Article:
Current travel restrictions have not stopped ERA broker, Jeanette Totten, in the Cayman Islands. She sold her $ 8.2 million seaside property last month, the most expensive home sold by the “invisible spectacle” in Cayman Cai.
SEMEMILE BEACH, Cayman Islands (PRWEB)
July 4, 2021
Despite local isolation from COVID-19, the Cayman Islands real estate market still managed to generate $ 77 million by the end of 2020, which is proof that the country’s real estate industry, especially in the luxury real estate sector, continues to be influential. driving force of the local economy.
To be sure, restrictions on international travel have pushed real estate professionals to develop new, creative and technological ways to market their properties to offshore clients, making video conferencing and virtual real estate tours the current norm, not the exception.
These restrictions did not scare away ERA Cayman Islands Real estate broker and first female president of the Cayman Islands Real Estate Association, Jeanette Totten. In fact, just last month, she sold a six-bedroom beach house called Sun Serenity for $ 8,200,000 – the highest-priced home sold by an “invisible spectacle” in Rum Point the area of Grand Cayman (the largest of the three islands).
Described as “the essence of contemporary coastal elegance,” Sun Serenity has graced the pages of luxury magazines and design websites not only with its gorgeous architecture and impeccable design, but also with breathtaking ocean views. Working with another CIREBA agent who put the property up for sale, Jeanette was able to attract a buyer and close the deal – discreetly.
When asked how she successfully manages the marketing demands of the new norm without sacrificing personal connection with customers, Jeanette explains that this is not much different from the typical targeted and personalized services she offers, with the exception of additional media.
“I listened to what they said as I spoke to them, figuring out what they were looking for and what they were going to use the property for. Once I got a good idea of their requirements, I reviewed the MLS and sent them objects that I thought would fit their needs and desires. Knowing the islands and affordable real estate, and having lived here for four decades, I chose the one that, in my opinion, would be perfect for them, ”she says.
After receiving more details (including photos, rental income and expenses), Jeanette organized a virtual view of the property using the popular video chat app. “I made a video call and had a real estate agent who is also a real estate manager and a developer in case there are questions that I cannot answer. We walked through the house and then they spoke to the builder who answered their questions. They then spoke with the manager for details on how to continue renting out the house to people on vacation. “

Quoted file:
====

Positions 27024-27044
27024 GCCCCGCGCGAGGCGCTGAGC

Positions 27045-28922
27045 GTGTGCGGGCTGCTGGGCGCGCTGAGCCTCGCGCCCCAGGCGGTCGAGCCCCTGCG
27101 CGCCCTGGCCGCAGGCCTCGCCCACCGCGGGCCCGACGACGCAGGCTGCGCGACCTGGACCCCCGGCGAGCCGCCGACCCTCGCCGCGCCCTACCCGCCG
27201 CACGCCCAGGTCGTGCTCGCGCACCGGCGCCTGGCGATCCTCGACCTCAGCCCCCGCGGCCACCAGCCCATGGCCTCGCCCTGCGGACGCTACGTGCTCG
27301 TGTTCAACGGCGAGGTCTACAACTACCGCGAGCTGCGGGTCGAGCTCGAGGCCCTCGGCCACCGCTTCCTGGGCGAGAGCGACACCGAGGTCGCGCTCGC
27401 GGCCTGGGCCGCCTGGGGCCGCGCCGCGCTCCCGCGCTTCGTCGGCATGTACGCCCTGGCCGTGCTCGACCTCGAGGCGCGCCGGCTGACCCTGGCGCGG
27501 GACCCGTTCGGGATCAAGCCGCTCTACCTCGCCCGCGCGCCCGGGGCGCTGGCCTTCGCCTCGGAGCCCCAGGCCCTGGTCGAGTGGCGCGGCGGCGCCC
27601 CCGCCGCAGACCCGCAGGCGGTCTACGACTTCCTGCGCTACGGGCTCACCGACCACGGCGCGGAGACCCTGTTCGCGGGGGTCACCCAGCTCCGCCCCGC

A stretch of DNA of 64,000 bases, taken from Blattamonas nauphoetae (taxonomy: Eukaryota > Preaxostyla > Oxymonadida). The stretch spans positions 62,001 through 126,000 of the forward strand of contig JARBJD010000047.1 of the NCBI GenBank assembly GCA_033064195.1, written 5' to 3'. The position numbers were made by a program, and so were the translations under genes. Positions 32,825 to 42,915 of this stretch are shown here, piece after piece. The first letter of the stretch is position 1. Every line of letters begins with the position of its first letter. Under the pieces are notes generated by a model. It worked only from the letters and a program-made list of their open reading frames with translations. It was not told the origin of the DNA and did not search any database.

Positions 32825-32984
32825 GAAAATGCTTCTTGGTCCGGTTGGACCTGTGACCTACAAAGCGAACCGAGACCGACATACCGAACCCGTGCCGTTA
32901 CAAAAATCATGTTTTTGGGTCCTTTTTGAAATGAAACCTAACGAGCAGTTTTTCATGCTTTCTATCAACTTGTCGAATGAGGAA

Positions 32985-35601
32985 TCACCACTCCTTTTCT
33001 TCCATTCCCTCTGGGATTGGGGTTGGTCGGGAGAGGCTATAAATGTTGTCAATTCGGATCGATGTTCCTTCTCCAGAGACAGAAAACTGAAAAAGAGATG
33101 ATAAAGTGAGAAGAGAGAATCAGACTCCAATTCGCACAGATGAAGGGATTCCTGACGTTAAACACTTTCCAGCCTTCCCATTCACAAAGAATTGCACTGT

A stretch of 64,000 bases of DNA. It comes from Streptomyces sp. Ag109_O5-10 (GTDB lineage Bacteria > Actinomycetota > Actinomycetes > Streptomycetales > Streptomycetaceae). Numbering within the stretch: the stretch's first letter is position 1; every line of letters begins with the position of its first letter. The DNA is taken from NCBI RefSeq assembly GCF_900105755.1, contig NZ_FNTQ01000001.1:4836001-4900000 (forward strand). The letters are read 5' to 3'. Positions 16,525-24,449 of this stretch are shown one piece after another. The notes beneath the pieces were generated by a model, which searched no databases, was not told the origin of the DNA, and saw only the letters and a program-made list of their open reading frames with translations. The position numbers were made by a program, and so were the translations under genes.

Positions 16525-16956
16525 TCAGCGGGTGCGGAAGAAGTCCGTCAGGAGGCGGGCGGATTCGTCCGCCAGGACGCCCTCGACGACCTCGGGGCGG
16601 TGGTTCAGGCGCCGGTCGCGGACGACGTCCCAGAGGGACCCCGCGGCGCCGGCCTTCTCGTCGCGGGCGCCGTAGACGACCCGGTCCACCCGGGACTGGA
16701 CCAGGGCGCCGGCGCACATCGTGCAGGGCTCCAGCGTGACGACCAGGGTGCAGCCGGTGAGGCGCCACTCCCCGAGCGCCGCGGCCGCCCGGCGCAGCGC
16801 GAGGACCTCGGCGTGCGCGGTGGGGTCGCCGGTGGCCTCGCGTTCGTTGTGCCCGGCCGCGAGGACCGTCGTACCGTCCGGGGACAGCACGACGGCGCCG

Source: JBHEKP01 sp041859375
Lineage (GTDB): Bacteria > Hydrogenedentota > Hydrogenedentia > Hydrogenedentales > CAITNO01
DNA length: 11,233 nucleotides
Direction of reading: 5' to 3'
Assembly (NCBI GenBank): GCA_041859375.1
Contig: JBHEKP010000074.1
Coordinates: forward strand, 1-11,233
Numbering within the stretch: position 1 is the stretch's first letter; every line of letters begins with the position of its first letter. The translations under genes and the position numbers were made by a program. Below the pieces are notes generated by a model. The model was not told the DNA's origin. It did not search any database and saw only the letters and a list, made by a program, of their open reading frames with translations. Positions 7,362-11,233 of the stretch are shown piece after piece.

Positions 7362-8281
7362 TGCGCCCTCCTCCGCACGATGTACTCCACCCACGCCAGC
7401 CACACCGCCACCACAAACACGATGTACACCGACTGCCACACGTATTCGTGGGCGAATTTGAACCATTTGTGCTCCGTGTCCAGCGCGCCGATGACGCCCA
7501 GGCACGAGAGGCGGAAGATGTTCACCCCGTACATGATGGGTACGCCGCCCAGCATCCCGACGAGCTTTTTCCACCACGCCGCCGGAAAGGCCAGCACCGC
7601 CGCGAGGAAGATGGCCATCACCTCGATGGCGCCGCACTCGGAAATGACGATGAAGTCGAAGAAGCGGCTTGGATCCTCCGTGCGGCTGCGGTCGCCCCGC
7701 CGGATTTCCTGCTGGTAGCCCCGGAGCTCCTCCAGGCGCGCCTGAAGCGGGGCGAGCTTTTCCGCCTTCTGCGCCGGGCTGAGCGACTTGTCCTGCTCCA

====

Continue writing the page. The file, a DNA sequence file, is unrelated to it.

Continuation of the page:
Satisfied with the virtual viewing and the utmost professionalism in handling their requests, the clients decided to make an offer. After short negotiations, the deal was signed, sealed and delivered. Well, practically at least.
“All of this was done without them arriving on the island,” notes Jeanette. “Due to COVID-19 restrictions, they still have not been able to come to Cayman to see their new property in person. I hope they will be able to do this by the end of 2021. ”
By closely observing both the global and local real estate markets over the past four decades, Jeanette envisions how current transitions and policy changes in major global economies such as the United States (which make up the largest Cayman Islands real estate clientele) could impact the future of the country’s real estate industry. …
“As the current US administration moves towards one of the highest capital gains tax in the world, I see more Americans looking for alternative places to live,” she predicts. “If the Cayman Islands government can look further COVID-19 and blocking, and move forward towards the full opening of our borders without quarantine, then the real estate of the Cayman Islands will continue to grow. Otherwise, Americans will have no choice but to look elsewhere. “
Echoing the voices of many business leaders on the island, Jeanette supports the call to speed up border opening, especially for fully vaccinated visitors from countries with low COVID infection rates. “I certainly agree with the policy that kept the Cayman Islands safe during COVID,” she says, “but I think it’s time to fully open up.”
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